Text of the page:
Here's an interesting sequel to the last item, about FOI disclosures from the Republic's Department of Finance. There are two points of interest: the confidentiality exemption, and the Information Commissioner's website.
The case is about the banking crisis of 2009. A panel of experts led by Rob Wright, a former Canadian deputy finance minister, were asked to look at how the Department handled the crisis: were ministers warned about the dangers of of overheating in the construction industry? The politicians had claimed they were not; the report, released after polling in the subsequent election, showed that they were.
Tom Lyons, business editor of the Sunday Independent, asked for access to records of interviews the panel carried out. Some were disclosed, but some were withheld. An appeal was made to the Irish Information Commissioner.
The issue was one of confidentiality. The Freedom of Information Act has an exemption - Section 26(1)(a) - for information provided in confidence, or where the person providing it has a reasonable expectation of confidence. In this case, the Department argued that former civil servants would not give information if they thought this would be disclosed. However, as the Commissioner's investigator pointed out, no evidence was provided that this would happen, no guarantee of confidentiality was given, and this claim was only being made about former civil servants: interviews with current staff were disclosed.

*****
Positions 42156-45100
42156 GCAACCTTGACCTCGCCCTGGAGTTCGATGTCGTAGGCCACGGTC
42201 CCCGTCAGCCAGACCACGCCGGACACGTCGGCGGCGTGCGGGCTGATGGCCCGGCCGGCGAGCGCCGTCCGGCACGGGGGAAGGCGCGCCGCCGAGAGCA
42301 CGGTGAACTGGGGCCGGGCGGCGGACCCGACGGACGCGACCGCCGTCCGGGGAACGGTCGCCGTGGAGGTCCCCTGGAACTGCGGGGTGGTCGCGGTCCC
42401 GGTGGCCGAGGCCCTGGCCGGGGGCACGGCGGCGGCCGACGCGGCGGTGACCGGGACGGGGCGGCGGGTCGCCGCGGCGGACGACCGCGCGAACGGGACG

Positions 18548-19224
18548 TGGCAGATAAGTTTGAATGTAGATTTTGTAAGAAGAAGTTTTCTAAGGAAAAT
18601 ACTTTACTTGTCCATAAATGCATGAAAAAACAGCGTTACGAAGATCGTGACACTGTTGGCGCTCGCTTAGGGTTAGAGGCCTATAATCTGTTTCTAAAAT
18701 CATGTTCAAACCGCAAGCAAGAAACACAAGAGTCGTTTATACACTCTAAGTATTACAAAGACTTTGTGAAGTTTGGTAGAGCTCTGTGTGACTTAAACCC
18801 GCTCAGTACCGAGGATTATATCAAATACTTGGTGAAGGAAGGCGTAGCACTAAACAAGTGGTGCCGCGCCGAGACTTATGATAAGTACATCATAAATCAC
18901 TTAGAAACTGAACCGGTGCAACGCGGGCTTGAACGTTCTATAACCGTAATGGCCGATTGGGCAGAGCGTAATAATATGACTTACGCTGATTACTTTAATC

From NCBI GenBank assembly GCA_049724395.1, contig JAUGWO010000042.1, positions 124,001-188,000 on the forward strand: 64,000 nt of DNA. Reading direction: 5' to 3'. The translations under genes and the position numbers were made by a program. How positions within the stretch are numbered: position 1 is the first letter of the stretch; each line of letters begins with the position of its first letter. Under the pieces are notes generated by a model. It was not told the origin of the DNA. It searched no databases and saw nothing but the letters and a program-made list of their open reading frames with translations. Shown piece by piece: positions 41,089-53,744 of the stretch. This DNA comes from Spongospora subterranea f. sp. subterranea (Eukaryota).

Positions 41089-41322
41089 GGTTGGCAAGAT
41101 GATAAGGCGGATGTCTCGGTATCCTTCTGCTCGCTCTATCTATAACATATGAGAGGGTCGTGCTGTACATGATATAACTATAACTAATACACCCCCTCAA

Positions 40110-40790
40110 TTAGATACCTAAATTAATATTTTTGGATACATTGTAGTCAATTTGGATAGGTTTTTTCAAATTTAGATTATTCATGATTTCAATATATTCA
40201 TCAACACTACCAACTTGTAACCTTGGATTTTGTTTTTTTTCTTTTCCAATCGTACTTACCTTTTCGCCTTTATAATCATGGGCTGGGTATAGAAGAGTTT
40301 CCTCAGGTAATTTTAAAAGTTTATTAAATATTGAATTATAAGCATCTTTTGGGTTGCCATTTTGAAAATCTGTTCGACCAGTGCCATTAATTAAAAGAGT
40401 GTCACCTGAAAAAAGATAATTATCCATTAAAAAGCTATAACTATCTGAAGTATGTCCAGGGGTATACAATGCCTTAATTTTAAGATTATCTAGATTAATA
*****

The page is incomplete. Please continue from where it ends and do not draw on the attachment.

There was also an argument about prejudicing public affairs - Section 21(1)(a). The Department argued interviewees would refuse to participate if they thought there evidence would be published. Again, the Commissioner's office was not convinced.
The investigation also looked at the question of what records were held. It reveals that several interviews were carried out without Department staff present, and without records being kept. Nothing was held.
Strangely, there is no sign of this important decision on the Information Commissioner's website. To see the decision, and the records eventually disclosed to Tom Lyons, you have to go to Gavin Sheridan's blog at The Story, which has an excellent collection of FOI disclosed records: